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Pataki announces re-designation of SU as Center for Advanced Technology
Pataki announces re-designation of SUas Center for Advanced TechnologyJuly 01, 2004Kevin Morrowkdmorrow@syr.edu
Gov. George E. Pataki today announced that 10 universities in New York, including Syracuse University, have been designated or re-designated as hosts to Centers for Advanced Technology (CAT), part of an overall initiative to encourage greater technological and economic collaboration between New York State’s industries and research universities.
Based upon historical appropriations and subject to the availability of state funds, it is expected that each CAT will receive up to $1 million annually. Each CAT will be designated for up to 10 years to serve as a vehicle for transferring applied research in its technological focus from the university to industry.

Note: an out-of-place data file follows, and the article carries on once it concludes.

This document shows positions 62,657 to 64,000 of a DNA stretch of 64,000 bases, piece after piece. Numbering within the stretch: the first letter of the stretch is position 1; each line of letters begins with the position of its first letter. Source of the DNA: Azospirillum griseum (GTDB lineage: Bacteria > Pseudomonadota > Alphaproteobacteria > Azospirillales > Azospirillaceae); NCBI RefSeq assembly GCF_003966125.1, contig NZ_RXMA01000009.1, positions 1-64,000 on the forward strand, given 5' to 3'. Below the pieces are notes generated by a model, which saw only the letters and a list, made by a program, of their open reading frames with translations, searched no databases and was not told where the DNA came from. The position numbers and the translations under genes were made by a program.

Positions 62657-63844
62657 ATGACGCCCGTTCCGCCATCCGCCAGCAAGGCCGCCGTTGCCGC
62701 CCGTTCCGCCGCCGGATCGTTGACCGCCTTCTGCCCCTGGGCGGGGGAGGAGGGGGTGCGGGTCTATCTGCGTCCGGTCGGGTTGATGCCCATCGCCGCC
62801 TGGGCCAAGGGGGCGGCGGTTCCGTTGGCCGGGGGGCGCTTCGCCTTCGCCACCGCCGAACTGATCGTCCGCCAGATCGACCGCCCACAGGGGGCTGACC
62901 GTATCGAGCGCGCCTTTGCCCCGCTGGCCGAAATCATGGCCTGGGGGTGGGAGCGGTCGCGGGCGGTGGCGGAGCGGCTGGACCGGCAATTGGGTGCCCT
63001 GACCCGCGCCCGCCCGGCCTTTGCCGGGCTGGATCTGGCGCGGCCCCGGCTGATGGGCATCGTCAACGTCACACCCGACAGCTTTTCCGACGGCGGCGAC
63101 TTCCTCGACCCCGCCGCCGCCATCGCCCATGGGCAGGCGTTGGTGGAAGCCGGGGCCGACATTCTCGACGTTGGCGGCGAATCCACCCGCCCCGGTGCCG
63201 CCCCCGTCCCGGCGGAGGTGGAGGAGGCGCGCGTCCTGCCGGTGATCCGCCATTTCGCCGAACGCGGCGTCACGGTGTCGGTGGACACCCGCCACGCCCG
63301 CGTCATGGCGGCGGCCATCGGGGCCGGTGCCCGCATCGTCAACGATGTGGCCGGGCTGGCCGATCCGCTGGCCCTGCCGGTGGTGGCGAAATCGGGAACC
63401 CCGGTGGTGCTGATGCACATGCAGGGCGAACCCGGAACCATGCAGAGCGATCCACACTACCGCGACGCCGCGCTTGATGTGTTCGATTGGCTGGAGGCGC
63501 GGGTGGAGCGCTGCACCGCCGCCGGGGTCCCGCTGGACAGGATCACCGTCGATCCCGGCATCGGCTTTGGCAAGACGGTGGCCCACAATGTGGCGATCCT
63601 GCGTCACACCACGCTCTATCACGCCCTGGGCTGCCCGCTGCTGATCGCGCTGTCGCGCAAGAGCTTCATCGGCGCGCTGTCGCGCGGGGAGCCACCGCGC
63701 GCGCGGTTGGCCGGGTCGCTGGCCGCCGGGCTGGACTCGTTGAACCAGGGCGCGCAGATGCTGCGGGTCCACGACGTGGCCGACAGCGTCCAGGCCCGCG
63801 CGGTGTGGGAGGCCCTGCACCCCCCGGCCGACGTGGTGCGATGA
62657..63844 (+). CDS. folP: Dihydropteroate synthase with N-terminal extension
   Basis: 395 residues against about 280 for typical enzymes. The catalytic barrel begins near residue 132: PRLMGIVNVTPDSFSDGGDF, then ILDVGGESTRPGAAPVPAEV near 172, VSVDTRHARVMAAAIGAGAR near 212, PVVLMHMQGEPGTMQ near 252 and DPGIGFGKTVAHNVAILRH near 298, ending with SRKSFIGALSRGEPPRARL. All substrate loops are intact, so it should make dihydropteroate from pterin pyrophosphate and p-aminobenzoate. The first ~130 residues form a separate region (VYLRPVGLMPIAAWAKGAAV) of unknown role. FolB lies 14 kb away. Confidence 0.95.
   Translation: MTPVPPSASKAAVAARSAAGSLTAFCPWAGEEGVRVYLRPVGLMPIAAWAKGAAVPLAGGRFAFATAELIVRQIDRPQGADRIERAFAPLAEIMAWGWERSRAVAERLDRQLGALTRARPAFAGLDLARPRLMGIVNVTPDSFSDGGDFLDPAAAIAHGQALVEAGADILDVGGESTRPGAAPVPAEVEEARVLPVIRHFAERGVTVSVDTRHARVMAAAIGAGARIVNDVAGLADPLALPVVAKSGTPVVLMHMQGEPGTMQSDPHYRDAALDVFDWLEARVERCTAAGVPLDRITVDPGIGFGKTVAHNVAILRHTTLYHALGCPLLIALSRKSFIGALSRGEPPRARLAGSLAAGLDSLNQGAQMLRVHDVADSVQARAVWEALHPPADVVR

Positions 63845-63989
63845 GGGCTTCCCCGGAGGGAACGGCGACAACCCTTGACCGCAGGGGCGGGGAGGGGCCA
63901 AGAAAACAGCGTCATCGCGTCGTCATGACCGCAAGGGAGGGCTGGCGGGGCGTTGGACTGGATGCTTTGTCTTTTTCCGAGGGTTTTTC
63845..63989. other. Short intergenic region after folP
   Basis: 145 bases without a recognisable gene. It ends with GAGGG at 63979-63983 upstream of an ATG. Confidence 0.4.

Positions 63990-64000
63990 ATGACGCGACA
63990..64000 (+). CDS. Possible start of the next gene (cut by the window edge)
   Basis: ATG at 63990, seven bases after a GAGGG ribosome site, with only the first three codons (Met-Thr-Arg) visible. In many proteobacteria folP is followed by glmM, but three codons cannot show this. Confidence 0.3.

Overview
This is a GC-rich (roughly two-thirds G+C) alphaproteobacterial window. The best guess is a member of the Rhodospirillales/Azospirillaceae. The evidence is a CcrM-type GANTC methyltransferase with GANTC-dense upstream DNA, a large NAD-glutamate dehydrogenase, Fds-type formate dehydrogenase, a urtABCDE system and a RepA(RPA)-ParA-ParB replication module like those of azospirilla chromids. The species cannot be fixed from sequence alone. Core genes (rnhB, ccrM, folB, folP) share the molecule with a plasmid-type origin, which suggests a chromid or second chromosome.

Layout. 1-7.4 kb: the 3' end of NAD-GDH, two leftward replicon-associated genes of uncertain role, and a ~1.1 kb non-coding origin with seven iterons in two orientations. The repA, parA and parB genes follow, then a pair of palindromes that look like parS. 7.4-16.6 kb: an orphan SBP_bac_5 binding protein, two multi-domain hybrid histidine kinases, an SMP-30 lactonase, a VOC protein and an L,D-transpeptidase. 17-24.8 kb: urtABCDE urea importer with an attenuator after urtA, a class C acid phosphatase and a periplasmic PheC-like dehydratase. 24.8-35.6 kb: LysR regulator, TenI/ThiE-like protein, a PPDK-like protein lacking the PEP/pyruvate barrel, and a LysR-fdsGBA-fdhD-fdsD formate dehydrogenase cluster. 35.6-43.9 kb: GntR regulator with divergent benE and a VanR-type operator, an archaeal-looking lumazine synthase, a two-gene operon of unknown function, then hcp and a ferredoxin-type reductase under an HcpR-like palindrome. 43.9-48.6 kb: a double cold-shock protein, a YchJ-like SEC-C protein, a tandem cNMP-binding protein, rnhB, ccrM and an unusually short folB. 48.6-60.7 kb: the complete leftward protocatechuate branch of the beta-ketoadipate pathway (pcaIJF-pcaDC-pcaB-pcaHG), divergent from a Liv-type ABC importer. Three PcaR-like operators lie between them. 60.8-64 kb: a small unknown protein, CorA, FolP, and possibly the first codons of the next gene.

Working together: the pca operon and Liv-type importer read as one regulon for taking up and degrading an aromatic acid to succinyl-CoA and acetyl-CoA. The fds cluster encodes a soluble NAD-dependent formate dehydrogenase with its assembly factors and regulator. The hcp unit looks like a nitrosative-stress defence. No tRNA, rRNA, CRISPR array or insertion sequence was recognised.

The announcement marks the third such designation for SU’s Computer Applications and Software Engineering (CASE) Center (http://www.case.syr.edu), which supports research on information technology and telecommunications. The CASE Center reports that for the fiscal year ending in July 2003, its applied IT research collaborations with local companies resulted in a $30 million impact as measured by jobs created and retained, company revenue and cost savings, financing acquired and capital investments made.
“The announcement being made today reflects our comprehensive efforts to build a stronger and brighter economic future for New York State,” says Pataki. “These grants will support the world-class research being performed at New York’s colleges and universities and will complement our other high-tech economic development initiatives, such as our Centers of Excellence program.”
Also included in the designations is a new CAT in energy systems at Rensselaer Polytechnic Institute focused on energy conservation, smart lighting, fuel cells and renewable energy sources.